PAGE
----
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Recently, the paparazzi have become a big problem in Los Angeles, the celebrity town.
They threaten the security of the city and while costing the community an excessive amount of money.
In February of 2008, Dennis Phillip Zine (a Los Angeles city Councilman) proposed an anti-paparazzi “Personal Safety Law” for Los Angeles to ensure a safety zone for celebrities against photographers. The measure was in direct response to several incidents in which celebrities were hindered from entering medical facilities or caught in pursuits with the paparazzi.
At the end of January, Britney Spears, the Queen of the Celebrity kingdom, was rushed to the hospital for a mental-health evaluation.
It costed $25,000 dollars to take an ambulance with Britney Spears to the hospital,” Councilman Dennis Zine told Access Hollywood, “Tax payers paid for that.”
The final straw for Zine was the mayhem surrounding Britney’s first ambulance trip when her entrance to the hospital was jeopardized by paparazzi in January of this year.
It was her second trip that cost the county $25,000 for motorcycle, helicopter and patrol car escorts. So now, a new law is on the horizon — if Zine has anything to say about it.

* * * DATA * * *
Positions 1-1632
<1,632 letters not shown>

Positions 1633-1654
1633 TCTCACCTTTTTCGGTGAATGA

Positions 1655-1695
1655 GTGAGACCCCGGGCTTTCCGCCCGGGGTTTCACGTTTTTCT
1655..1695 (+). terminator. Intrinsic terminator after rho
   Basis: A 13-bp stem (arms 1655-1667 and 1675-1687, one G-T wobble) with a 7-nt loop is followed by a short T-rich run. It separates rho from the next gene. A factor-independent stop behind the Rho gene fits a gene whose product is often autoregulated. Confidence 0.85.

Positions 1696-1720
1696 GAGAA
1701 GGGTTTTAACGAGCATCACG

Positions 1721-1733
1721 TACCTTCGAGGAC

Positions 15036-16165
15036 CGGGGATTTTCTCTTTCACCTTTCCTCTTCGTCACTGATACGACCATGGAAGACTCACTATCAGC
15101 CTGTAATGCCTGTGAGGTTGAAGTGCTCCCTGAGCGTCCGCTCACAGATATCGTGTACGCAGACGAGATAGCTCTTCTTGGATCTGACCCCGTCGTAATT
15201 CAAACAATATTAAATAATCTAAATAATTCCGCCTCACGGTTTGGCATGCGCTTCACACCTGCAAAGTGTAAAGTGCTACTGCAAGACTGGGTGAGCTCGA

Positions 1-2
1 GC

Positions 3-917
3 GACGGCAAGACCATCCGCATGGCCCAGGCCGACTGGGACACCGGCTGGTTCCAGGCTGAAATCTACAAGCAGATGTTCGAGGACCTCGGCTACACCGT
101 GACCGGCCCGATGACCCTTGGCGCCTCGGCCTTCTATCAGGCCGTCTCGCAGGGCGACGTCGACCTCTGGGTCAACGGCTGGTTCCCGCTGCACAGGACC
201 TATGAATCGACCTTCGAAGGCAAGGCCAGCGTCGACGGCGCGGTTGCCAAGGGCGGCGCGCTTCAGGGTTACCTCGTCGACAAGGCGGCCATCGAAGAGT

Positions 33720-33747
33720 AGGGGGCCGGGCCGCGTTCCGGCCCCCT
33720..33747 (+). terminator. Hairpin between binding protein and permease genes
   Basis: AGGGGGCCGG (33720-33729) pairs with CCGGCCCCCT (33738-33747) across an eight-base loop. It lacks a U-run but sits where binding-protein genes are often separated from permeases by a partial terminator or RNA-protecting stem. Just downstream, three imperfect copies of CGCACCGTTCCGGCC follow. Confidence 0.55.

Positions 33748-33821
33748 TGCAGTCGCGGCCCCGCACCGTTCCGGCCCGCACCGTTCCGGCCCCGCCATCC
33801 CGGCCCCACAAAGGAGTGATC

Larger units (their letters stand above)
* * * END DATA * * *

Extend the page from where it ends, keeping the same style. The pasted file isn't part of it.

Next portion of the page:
“It is not going to be called the ‘Britney Spears Law,’ I am not going to give her credit for that because it is not about Britney Spears, it’s about the paparazzi violating everybody’s rights, freedoms and privileges,” Zine explained.
It’s about civilians that happen to encounter “Hurricane Britney” at any given moment on the roadway, as Zine described it.
“What the paparazzi have done is developed a lawless society where the rules don’t apply — on the wrong side of the street, jumping out of cars at the red lights, swarming the car, you don’t do that,” Zine said.
Zine is proposing a “personal safety bubble” law to keep what he calls the “opportunists” away from celebrities and the general public on the streets.
“If we think back a few years, Princess Diana was driving down the road, paparazzi chasing,” Zine recalls. “A crash occurred, Princess Diana died. I don’t want to see that happen here in Los Angeles.”
A year after Diana’s death and then again in 2005, civil laws were passed in Los Angeles to deter aggressive paparazzi, but no criminal law is yet in place.
Los Angeles Police Department chief, William Bradon disagrees with Zine’s proposal saying:
“What we need is Britney Spears to stay home instead of traipsing all over town. That would solve the problem. We don’t need additional laws…. I’ve got laws coming out my ears to deal with”.
In the meantime, the scoop hunters are growing in Los Angeles: fifteen years ago there were no more than twenty five pap agencies whilst now are more than four hundred.

400 pap agencies??!
Wow, You would lose your mind if you had that many chasing you!!!

Written by Luca Aquilanti
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